HMANA Board Treasurer
Location: Shelby Township, MI
Location: Delton, MI
Josh Haas first developed a love for hawks working with the birds of prey at the Kalamazoo Nature Center. A hawkwatching trip to Lake Erie Metropark opened his eyes to hawks in migration. Perplexed by seeing specks at a distance with an overwhelming itch to know what they were, he started learning from veteran hawk watchers and was hooked. He would end up spending seven Fall seasons working with the Detroit River Hawk Watch as a relief counter. There he honed his skills and developed a love for teaching visitors unique ways of telling the shadowy specs apart. This, combined with his experience in bird photography and videography took his teaching to a new level. His goal of making hawks accessible to everyone spawned his movie “Hawks on the Wing,” which teaches viewers about hawks in flight using video and audio commentary. Josh’s work can be seen on-line at www.hawksonthewing.com, in several birding apps along with publications all over Michigan.
Location: Medford, MA
Paul M. Roberts has been an active hawkwatcher longer than the life of the oldest known wild Bald Eagle. His fascination with hawks began when he encountered them with his wife Julie while mountain hiking in New England. Attending a talk by Don Hopkins, one of the founders of the New England Hawk Watch and HMANA, put the awe, mystery, and significance of hawks into perspective. In 1976 Paul organized the Eastern Massachusetts Hawk Watch, initially several dozen sites covered to determine where hawks might be seen migrating. Paul started coverage at Wachusett Mountain, Mt. Watatic, and Plum Island, which have evolved into significant, long-term sites. In 1978 he saw and documented the largest flight of Broad-winged Hawks ever recorded in New England up until that time, changing his life forever. Paul first joined HMANA in 1978, becoming Vice-Chair and then the Chair of HMANA, succeeding founder Michael Harwood. He later also succeeded Don Hopkins as President of the now NorthEast Hawk Watch. When he wasn’t hawkwatching Paul was in marketing and corporate communications for several international high-tech companies. In 1995 he received HMANA’s Maurice Broun Award for “deep personal commitment and outstanding service to further hawk migration study and conservation.” Paul currently serves on the Membership & Development, Conference, and Strategic Planning (Marketing) Committees, chairing the latter.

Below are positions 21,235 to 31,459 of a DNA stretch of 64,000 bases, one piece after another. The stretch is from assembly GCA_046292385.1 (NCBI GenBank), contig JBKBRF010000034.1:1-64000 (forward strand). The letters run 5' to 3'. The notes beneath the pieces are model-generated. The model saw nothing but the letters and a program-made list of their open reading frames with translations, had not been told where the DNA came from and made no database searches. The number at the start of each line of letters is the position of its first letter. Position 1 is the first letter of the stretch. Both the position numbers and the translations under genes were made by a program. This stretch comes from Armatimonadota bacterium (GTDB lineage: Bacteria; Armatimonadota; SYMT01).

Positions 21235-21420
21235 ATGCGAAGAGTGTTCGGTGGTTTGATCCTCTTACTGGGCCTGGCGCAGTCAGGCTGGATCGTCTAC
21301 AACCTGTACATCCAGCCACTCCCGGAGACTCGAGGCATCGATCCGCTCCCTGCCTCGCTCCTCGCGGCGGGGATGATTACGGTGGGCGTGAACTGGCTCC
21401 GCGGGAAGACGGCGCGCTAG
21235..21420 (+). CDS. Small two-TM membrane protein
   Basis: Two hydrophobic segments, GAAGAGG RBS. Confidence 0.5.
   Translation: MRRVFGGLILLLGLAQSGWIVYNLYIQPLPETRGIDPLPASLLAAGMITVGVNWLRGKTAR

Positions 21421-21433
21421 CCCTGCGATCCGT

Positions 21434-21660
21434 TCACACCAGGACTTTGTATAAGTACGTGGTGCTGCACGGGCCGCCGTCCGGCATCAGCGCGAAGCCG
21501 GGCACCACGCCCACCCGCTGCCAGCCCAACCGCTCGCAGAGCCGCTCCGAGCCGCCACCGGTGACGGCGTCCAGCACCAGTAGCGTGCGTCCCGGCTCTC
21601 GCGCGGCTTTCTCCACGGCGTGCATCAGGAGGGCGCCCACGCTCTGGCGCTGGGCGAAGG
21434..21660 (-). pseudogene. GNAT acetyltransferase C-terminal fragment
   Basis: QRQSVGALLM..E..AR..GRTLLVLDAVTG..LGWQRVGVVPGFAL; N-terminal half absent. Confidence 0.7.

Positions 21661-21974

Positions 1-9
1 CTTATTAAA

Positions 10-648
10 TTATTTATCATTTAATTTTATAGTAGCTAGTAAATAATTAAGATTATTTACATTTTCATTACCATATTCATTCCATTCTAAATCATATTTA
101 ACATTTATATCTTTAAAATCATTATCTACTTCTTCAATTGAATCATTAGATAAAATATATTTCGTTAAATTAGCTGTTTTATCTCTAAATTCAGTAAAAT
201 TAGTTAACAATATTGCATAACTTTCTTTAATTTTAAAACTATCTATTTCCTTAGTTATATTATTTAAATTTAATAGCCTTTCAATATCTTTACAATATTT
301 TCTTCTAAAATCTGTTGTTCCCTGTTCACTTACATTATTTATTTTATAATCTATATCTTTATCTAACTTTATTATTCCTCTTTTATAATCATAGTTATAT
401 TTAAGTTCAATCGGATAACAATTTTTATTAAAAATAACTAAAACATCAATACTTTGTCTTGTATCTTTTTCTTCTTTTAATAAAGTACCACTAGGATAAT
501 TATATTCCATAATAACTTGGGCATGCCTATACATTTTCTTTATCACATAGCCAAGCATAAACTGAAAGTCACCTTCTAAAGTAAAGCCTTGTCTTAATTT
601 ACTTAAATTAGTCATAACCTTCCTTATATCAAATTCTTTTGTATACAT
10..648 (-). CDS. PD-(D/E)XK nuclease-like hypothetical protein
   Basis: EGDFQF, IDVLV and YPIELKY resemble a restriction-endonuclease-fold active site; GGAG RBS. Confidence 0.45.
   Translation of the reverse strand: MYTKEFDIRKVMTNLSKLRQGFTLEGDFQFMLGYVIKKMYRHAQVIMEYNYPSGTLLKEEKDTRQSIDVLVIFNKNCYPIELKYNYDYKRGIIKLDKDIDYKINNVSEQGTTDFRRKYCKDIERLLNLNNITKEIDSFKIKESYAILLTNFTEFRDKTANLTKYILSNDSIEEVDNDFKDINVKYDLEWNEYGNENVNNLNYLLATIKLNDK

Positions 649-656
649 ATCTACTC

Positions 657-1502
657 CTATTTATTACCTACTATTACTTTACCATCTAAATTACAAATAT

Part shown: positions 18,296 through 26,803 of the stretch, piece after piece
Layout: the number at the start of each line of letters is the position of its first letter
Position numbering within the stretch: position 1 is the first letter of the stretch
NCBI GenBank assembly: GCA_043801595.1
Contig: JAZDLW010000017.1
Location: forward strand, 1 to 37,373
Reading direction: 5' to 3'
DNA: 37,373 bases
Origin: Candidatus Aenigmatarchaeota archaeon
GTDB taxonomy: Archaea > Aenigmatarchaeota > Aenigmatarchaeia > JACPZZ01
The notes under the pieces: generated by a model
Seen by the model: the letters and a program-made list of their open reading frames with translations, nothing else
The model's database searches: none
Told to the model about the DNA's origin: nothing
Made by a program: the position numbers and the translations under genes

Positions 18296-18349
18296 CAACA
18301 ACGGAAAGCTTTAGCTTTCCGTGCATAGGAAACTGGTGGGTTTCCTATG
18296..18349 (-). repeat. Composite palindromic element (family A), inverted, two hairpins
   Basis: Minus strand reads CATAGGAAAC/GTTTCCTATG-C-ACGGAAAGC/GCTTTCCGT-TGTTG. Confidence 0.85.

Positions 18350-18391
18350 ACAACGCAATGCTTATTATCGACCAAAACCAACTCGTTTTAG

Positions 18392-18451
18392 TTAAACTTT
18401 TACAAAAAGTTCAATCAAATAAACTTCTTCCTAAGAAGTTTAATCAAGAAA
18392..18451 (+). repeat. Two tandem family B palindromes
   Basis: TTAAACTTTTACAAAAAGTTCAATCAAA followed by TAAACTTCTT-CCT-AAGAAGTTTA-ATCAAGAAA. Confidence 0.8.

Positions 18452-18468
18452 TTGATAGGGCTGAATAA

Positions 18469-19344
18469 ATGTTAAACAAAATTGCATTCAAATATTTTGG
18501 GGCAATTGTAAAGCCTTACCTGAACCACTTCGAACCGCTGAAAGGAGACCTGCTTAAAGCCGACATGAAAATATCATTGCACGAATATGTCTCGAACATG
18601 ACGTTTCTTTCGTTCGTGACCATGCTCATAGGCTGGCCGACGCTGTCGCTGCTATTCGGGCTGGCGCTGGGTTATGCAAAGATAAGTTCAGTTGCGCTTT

Location: Gurnee, IL
Vic Berardi is the founder of the all-volunteer Illinois Beach State Park Hawk Watch which has conducted eighteen seasons of full-time hawk migration monitoring since 2000. In 2013 he co-founded a new site at the Fort Sheridan Forest Preserve, also on the shore of Lake Michigan, in Highland Park, IL. This site is contributing data to the study of raptors migrating along the western shore of Lake Michigan and through urban areas. Vic served for several years as the Central Flyway Editor for Hawk Migration Studies. In 2014 he was the recipient of HMANA’s Appreciation Award for his outstanding service furthering hawk migration studies and conservation. In 2009 he was awarded the Service to Chicago Area Birders by the Chicago Audubon Society. In 2007 he was awarded the Grassroots Conservation Leadership Award for his leadership in raptor education and research. Vic is also an accomplished photographer and regularly donates his photos for use in raptor conservation efforts. Many of his photos have been on covers of Hawk Migration Studies. He has also contributed to books by well-known raptor experts including Brian Wheeler, Jerry Liguori, and Brian Sullivan. Vic is a retired small business owner and sales manager for a leading manufacturing company and has considerable experience in marketing and web design.
Location: Bozeman, MT
In January 2017, after 10 years as Executive Director of Montana Audubon, Steve Hoffman retired to start his own birding tour company, Merlin Birding & Nature Tours, LLC. As founder of HawkWatch International (in 1986), and one of the co-founders and science advisors of the Veracruz River of Raptors Project (VRR), Steve offers VRR tour participants a unique scientific and historical perspective about this project’s 25-year effort to monitor and protect this globally significant raptor flyway. Steve has been leading group birding tours to central and southern Veracruz since 1994 (and never tires of watching the migration!). Over the past 15 years Steve has also led or co-led many National Audubon Society and Montana Audubon birding tours to Belize, Costa Rica, Mexico’s Copper Canyon, Oaxaca & Baja California regions, and throughout Montana. Steve grew up in suburban Philadelphia and received his master’s degree in Wildlife Ecology from Utah State University in 1979. Steve resides in Bozeman with his wife Lisa and their 23-year old son Merlin. His home hawkwatch site is Bridger Mountains.
HMANA Board Secretary
Location: Mayville, NY